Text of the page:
0
$\begingroup$

So the problem is, given $X\sim N(1,2^2)$, $Y=e^X$, if the cdf of standard normal distribution is $\Phi$, to show that

$$\Phi\left(\frac{\ln Y-1}{2}\right)\sim U[0,1],$$

where $U[0,1]$ is the uniform distribution defined on $[0,1]$.

What I can tell now is that

$$\frac{\ln Y-1}{2}=\frac{X-1}{2}=Z\sim N(0,1^2),$$

is a standard normal distribution. So basically the problem is reduced to showing that $$\Phi(Z)\sim U[0,1].$$

But as you can see in here, the cdf of snd (the red curve) is not "uniform" on $[0,1]$. Rather $N(-2,0.5)$ (the green curve) is. So I'm certainly misunderstanding here something. Please help me to understand.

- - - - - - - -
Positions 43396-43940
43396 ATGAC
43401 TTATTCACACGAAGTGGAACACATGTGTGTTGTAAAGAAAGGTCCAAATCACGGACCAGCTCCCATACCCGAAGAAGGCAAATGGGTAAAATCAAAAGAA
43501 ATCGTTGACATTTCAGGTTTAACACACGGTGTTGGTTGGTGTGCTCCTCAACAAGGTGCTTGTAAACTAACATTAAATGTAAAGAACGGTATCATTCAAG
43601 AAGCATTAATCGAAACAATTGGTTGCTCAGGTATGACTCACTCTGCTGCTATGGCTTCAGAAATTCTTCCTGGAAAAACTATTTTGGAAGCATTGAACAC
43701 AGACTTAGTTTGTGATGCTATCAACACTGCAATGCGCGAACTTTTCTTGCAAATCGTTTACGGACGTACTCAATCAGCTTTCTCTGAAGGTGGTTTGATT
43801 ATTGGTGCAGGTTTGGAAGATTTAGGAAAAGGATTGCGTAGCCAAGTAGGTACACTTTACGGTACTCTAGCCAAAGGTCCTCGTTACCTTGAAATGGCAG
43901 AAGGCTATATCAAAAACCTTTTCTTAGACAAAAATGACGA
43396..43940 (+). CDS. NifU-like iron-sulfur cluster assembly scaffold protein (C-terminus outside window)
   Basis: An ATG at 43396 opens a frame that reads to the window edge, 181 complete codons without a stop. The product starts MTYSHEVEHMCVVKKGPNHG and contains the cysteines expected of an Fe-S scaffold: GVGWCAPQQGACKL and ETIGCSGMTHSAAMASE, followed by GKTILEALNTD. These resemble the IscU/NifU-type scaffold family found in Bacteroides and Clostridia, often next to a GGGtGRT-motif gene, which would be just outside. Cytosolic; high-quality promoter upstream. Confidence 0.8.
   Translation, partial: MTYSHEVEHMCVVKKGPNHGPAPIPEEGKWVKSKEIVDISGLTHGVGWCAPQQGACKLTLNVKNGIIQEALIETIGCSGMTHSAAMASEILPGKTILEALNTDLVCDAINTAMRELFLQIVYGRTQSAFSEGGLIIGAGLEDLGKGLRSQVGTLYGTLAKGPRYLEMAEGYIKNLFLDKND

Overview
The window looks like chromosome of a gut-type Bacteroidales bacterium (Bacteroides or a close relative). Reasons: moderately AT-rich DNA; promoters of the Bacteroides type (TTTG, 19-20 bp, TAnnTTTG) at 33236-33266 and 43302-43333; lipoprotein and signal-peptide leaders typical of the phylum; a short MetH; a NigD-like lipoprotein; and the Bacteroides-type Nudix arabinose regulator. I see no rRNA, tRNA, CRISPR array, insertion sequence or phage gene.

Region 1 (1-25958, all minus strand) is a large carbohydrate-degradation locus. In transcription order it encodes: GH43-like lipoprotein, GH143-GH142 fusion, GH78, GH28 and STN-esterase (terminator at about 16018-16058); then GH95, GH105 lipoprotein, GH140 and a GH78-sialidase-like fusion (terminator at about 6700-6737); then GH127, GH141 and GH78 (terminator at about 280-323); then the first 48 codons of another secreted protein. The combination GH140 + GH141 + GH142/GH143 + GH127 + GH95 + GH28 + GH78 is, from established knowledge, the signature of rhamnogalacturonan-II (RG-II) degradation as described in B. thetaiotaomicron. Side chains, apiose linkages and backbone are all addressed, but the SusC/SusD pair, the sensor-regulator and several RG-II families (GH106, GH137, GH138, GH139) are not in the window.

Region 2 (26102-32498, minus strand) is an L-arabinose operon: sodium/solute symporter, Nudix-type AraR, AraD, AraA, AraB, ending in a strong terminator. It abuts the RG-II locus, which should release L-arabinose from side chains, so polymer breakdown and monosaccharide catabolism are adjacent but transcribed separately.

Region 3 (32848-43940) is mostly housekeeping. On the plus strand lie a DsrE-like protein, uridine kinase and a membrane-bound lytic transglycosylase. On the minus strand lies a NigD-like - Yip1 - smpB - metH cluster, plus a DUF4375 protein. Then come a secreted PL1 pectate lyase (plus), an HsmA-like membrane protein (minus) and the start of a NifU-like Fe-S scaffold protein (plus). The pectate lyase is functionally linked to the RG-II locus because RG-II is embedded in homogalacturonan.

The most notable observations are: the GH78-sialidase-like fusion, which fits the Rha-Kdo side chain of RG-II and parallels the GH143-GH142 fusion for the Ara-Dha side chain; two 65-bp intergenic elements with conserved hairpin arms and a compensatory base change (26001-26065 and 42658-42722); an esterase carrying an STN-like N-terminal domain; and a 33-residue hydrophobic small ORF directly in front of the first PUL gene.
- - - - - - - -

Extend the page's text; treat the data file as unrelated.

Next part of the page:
$\endgroup$
2
$\begingroup$

$\Phi (Z)$ is uniformly distributed on $(0,1)$: $P(\Phi (Z) \leq u)=P(Z \leq \Phi^{-1}(u))=\Phi (\Phi^{-1}(u))=u$ for all $u \in (0,1)$. I have used the fact that $\Phi$ is a continuous strictly increasing function.

$\endgroup$
  • $\begingroup$ I feel like I'm blind. Thank you for nice answer. +1 $\endgroup$ – user642721 Mar 12 at 6:15

Your Answer

By clicking “Post Your Answer”, you agree to our terms of service, privacy policy and cookie policy

Not the answer you're looking for? Browse other questions tagged or ask your own question.